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Medical Research Colloquium spotlights importance of collaborative medicine

Students and faculty convene for two-day research conference
School of Medicine students, faculty and staff pose together for a photo

The Texas A&M University School of Medicine’s Office of Medical Student Research Education celebrated medical student research at the 4th Annual Medical Research Colloquium (MRC). This conference is part of the Medical Scholar Research Program Pathway (MSRPP), which offers students the opportunity to take their education beyond the confines of the classroom and encourages them to hone their analytical critical thinking skills that will translate findings to clinical practice.

The MRC was held May 4-5, 2023, as an internal research conference between the school’s various campuses. Gloria M. Conover, PhD, Office of Medical Student Research Education program director and instructional assistant professor in the Department of Medical Education at Texas A&M, said an important component to this research day was the keynote talk given by former student and current senior investigator, Clint Allen, MD, who currently serves as a senior investigator in the Surgical Oncology Program at the National Institutes of Health (NIH) Center for Cancer Research.

“It is critical to expose medical students early to the huge impact medical research has on human health. Dr. Allen gave our trainees tangible examples from his ENT practice of how this can be accomplished through collaborative partnerships amongst clinicians and scientists,” said Conover, who noted she had previously met Allen while showcasing Texas A&M medical student research to the program director of the NIH Medical Research Scholars Program.

Allen spoke on the relevance and impact of the efforts clinician-scientists make to promote a research- and evidence-based practice of medicine. The address, attended by staff, students and faculty, was followed on the next day of the conference by another session Allen held where medical students were invited to ask questions on navigating the path from medical school student to practicing physician-scientist.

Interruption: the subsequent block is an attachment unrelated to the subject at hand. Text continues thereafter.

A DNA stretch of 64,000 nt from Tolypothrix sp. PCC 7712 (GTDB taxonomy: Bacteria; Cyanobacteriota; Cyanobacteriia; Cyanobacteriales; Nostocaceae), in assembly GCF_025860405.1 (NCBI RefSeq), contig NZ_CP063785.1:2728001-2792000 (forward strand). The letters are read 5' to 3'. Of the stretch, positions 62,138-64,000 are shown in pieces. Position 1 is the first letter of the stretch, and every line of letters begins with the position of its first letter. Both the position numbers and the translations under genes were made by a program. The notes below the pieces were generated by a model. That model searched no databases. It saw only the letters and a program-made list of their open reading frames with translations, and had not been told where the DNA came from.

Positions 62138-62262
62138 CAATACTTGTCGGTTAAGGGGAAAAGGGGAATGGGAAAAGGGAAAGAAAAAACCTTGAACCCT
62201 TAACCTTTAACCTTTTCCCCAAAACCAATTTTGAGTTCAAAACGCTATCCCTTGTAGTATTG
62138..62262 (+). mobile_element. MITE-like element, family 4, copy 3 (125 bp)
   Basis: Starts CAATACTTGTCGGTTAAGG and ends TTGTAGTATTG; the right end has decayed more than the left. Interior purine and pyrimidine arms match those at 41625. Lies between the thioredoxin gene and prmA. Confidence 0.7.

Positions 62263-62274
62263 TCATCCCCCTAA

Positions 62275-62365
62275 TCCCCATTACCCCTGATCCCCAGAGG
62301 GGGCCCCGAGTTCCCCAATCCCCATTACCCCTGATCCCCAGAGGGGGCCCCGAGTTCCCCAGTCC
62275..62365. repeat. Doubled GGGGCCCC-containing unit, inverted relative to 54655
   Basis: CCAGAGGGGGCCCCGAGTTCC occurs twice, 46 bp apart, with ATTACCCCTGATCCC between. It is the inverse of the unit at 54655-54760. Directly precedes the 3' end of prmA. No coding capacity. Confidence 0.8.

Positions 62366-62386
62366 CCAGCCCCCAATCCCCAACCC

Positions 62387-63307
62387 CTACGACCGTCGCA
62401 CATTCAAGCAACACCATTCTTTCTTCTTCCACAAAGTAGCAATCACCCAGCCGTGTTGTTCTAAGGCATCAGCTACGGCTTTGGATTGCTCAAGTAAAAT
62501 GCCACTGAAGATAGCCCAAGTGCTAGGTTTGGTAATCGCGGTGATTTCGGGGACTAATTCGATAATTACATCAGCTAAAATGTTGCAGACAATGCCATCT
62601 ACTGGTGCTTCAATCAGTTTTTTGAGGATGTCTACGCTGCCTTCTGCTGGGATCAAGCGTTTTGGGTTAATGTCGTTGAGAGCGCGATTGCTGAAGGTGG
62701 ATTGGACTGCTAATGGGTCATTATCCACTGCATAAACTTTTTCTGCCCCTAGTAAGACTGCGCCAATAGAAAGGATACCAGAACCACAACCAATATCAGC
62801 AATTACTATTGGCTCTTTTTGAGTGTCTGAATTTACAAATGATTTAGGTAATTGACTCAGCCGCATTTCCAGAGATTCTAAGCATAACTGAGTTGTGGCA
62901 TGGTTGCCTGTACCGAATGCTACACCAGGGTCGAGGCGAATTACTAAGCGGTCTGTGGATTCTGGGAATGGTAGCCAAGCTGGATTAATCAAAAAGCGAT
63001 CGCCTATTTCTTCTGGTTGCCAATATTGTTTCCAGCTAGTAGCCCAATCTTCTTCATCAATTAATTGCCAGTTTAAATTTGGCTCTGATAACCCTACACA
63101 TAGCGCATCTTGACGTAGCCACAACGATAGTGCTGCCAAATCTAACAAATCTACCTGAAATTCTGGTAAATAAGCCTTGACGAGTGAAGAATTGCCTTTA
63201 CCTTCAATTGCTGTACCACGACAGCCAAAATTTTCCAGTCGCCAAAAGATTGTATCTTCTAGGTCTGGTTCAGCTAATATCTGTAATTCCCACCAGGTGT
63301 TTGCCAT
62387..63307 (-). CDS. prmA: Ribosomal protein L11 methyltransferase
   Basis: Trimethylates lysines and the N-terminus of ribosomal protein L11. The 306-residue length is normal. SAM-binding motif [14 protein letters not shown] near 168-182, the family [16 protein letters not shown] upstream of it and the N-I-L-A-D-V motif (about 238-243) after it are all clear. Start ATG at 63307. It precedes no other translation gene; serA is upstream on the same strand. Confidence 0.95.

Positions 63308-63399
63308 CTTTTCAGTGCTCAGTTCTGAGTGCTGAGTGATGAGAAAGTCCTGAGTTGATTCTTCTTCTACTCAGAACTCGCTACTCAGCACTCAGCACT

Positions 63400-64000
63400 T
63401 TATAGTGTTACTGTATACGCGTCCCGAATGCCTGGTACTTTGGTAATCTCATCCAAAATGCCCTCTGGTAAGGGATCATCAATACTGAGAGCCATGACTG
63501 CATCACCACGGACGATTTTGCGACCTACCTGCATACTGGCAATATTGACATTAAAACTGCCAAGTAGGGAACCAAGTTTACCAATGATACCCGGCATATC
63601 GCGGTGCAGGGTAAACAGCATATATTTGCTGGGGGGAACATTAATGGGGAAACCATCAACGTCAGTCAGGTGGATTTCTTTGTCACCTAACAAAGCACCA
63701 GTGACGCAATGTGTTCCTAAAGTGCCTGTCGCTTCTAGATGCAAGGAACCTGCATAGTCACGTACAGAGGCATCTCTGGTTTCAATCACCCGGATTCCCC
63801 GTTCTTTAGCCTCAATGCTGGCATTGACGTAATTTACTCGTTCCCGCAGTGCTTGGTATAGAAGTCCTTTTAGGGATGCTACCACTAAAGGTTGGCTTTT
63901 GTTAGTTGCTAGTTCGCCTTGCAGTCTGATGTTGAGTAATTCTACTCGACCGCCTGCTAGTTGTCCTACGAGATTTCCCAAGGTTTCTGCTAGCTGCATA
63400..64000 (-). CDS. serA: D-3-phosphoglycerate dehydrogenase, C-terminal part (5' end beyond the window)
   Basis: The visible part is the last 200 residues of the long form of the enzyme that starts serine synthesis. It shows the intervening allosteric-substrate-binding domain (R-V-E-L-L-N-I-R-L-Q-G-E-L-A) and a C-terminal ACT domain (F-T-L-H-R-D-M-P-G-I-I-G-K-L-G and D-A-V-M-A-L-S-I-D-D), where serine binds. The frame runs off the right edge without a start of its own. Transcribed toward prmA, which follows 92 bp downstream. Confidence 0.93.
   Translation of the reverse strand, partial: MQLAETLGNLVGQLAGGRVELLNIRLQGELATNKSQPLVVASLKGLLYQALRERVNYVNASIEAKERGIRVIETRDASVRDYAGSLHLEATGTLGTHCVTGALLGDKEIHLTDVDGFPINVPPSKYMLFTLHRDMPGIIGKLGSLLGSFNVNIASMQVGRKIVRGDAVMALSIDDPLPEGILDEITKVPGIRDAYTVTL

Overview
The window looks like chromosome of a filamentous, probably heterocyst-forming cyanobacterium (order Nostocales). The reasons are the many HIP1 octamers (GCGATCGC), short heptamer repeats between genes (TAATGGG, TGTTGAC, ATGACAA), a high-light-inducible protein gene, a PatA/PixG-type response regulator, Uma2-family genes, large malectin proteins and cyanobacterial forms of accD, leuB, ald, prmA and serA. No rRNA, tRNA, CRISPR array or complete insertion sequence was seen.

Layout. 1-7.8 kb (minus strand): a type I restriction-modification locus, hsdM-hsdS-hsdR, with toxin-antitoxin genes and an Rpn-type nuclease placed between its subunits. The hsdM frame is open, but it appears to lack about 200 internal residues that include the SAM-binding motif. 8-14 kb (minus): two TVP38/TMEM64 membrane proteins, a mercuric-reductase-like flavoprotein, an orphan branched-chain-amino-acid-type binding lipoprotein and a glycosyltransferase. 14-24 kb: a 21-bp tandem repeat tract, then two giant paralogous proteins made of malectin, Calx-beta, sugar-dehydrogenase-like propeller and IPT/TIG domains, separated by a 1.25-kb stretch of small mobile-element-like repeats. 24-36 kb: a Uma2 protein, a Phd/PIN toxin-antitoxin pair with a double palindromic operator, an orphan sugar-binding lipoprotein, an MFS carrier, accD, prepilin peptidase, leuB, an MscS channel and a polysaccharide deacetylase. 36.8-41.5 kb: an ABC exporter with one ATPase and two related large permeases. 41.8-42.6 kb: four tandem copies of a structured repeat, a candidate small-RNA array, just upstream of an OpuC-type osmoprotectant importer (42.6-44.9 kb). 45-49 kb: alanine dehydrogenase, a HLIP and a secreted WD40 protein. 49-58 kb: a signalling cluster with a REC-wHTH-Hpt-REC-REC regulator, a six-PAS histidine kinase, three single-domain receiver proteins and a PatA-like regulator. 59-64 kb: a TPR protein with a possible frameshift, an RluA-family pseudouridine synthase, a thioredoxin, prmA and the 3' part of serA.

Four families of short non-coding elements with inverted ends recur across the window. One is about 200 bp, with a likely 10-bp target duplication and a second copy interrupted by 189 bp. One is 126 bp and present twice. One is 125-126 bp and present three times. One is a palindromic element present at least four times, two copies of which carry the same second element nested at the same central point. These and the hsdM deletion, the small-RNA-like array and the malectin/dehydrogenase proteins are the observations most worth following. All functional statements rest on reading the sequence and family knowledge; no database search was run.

Participating students gave positive reviews at the conclusion of the colloquium.

“I was really inspired to pursue the research I will both enjoy and that will improve lives. I realized I don’t have to choose one or the other,” a MSRPP student wrote on an anonymous post-event survey. Another said after listening to Allen’s talk, “I very much look forward to incorporating research into my career,” while others agreed that they felt the Medical Research Colloquium helped them spark their interest in clinical research and felt very motivated to pursue research in the future.

As students at the Medical Research Colloquium were participating in presenting their research posters, faculty judges observed original research and case reports and awarded three prizes in each category. Event hosts took time on the opening evening of the conference to honor the inaugural MSRPP faculty, Sanjukta Chakraborty, Jiang Chang, Arpitha Chiruvolu, Batool Kirmani, Michelle Hook and Ashok Shetty, for their outstanding mentorship of medical student research. Mentored students gave testimonials that attested to the incredible impact that their faculty had had on their growth as researchers.

An MSRPP faculty member attending the colloquium said, Dr. Allen gave a terrific talk. He gave examples of a disease and the team that is required to assemble it to deliver a new treatment option for patients. It was encouraging to hear the appreciation of the students that went into selecting the mentor award recipients.”

Through this conference, the Office of Medical Student Research Education highlighted the importance of collaborative research in translational medicine.

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